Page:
Once we reached the plaza, the town’s tourist population actively increased as each of us hopped out of the van. I looked around to get a scope of the options and one word stood out most of all—pizza. It seemed like every restaurant and cafe had those five letters posted on their front signs, each in different fonts to make theirs stand out most. There was a solid agreement amongst most of us to try some later for lunch, but “not the ones with english menus” as those would definitely be more expensive. We continued our individual scouting for possible meal options for a few more minutes until it was time to head toward our organization for the day, Ayni Wasi (head over to Emma’s Yak to learn more about it ;)).
Imagine that you are pregnant, very close to giving birth to your child. You live in a remote region– an 18 hour walk away from the nearest medical center. The medical center may not even have staff willing to speak your language, Quechua, the indigenous language. In Peru, it is mandatory to give birth in a health center, and if you do not, you must pay a fine to have the child legally registered, which is something you cannot afford. If you needed a C-section, or any surgery, you would need to travel another two hours by car to Cusco.
Sacred Valley Health, or Ayni Wasi, is a community-based, public health non-profit devoted to providing access to healthcare in remote areas. They currently work with 14 campesino (agricultural) communities, each an average of four hours walking distance to the nearest town, Ollantaytambo. This organization trains volunteers from the campesino communities to be promotoras, who provide health education and basic medical care such as house visits. The program to train these promotoras lasts two years and ensures that volunteers are well prepared for a variety of situations, including domestic violence, applying tourniquets, anemia, and diarrhea. They also are trained in preventative health, helping others with hygiene and safe water/ cooking practices. The programs are crafted for the communities they are serving and for the volunteers’ learning– the evaluations and course manuals are all mainly photos because many of the potential promotoras cannot read or write. Three out of the seven staff are from local areas, and they must approve each step of the program-creating process. Ayni Wasi surveys community members to see what they believe should be included in the programs. There are currently 57 total promotoras throughout the 14 communities.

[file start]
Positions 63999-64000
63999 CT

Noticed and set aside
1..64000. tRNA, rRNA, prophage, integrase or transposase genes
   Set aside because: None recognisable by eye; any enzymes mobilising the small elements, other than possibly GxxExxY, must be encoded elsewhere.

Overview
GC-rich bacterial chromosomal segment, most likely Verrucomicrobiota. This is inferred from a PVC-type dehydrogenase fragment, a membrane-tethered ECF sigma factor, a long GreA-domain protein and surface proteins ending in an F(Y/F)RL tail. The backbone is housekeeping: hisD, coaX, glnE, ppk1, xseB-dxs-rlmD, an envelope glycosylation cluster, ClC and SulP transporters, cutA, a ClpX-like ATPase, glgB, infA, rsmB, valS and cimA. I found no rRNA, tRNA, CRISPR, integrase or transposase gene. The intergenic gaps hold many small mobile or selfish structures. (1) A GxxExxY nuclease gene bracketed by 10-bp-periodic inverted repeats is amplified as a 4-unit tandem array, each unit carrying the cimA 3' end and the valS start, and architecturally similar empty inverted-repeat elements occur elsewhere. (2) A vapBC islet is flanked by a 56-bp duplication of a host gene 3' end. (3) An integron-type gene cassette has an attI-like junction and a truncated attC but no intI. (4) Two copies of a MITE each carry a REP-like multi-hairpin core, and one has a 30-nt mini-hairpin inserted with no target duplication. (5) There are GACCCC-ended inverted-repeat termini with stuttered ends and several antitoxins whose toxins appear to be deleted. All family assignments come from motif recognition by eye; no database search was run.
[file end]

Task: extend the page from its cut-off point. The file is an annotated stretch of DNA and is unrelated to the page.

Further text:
After almost three weeks in the Sacred Valley, it’s become clear that there are hundreds of non-governmental organizations (NGOs) that have planted their roots in these communities, aiming to positively impact lives. Each of these organizations has a distinct mission with very different backgrounds, goals, and staff. We won’t have the opportunity to learn about or interact with the majority of these NGOs, but through the Civic Semester, we will be able to immerse ourselves in two each week.
Of the organizations that we’ve visited so far, two of the three have been international—meaning that the founders, funding, and majority of the staff aren’t from Peru, or even from South America. We’ve done a lot of reflecting on what this means for the organization, and for the impact. We carefully noted whether or not local people are hired on decision-making teams and questioned how this step might change an NGO’s impact.
What is sustainable farming? What does permaculture mean? Why is biodiversity important? And how do you achieve food sovereignty?
Last week, our cohort visited two local organizations dedicated to organic and sustainable farming in the Andes. One Monday, after a 45-minute walk uphill through unfamiliar streets, we were greeted by Liz, Magda, and Lucía from Canastas Verdes. Canastas Verdes is a small, women-led farming co-op in Urubamba that grows organic vegetables on their own land. Each woman wore a turquoise and gray sweat suit, a matching bucket hat, and a huge smile across their face. The women spoke Quechua to each other and Spanish to us, so Elaine, a student in our cohort, translated throughout the day. At Canastas Verdes, four to eight women work on any given day but there are only three main members who grow crops on the land adjacent to their homes. Liz took us on a tour of her parcel, the first and largest of the three that we would visit. She grew varieties of lettuce, kale, cauliflower, carrots, and other vegetables all within close proximity. Shade was provided by a dozen fruit trees surrounding the perimeter, and Liz gave us a few lemons and lúcumas (a native Peruvian fruit) to try. We passed around the lemon, taking turns biting into the peel and flesh. It was sour and delicious. The lúcuma was in lesser demand, as it had a dry texture like a sweet potato and a very subdued flavor.
Our first activity at Canastas Verdes was learning how to make organic fertilizer. We took turns chopping alfalfa and barley with a machete, mixing the yeast, water, and sugar in a 5-gallon bucket, and cementing our creation together like a cake. The layers alternated between the grassy mixture, dry leaves, cuy (guinea pig) manure, the water-yeast mixture, and a crushed concoction of eggshells, ash, and dried bird poop. When our stack was up to our knees, we flipped the “cake” over with a pitchfork in order for the ingredients to properly mix. Magda told us that the fertilizer would need to ferment for about three months before it could be used on the farm.